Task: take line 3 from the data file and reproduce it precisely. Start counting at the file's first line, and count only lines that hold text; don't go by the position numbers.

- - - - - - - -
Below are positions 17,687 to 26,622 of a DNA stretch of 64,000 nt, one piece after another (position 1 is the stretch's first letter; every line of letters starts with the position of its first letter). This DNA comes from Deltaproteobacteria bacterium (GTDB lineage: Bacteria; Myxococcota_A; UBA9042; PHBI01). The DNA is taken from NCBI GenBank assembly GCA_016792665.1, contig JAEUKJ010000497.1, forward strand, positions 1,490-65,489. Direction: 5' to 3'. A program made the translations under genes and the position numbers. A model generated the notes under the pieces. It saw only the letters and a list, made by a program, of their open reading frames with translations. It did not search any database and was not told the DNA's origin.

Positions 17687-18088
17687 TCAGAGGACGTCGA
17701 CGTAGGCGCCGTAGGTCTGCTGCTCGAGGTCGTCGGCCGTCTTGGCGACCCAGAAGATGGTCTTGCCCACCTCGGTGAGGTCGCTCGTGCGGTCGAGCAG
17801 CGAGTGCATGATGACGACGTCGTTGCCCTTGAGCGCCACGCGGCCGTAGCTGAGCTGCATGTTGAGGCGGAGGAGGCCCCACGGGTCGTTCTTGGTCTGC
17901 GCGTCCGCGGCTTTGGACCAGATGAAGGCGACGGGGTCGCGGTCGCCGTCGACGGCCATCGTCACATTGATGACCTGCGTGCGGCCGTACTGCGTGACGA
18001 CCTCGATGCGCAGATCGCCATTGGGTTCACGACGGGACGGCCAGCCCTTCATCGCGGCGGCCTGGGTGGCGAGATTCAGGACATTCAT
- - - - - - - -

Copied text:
17687 TCAGAGGACGTCGA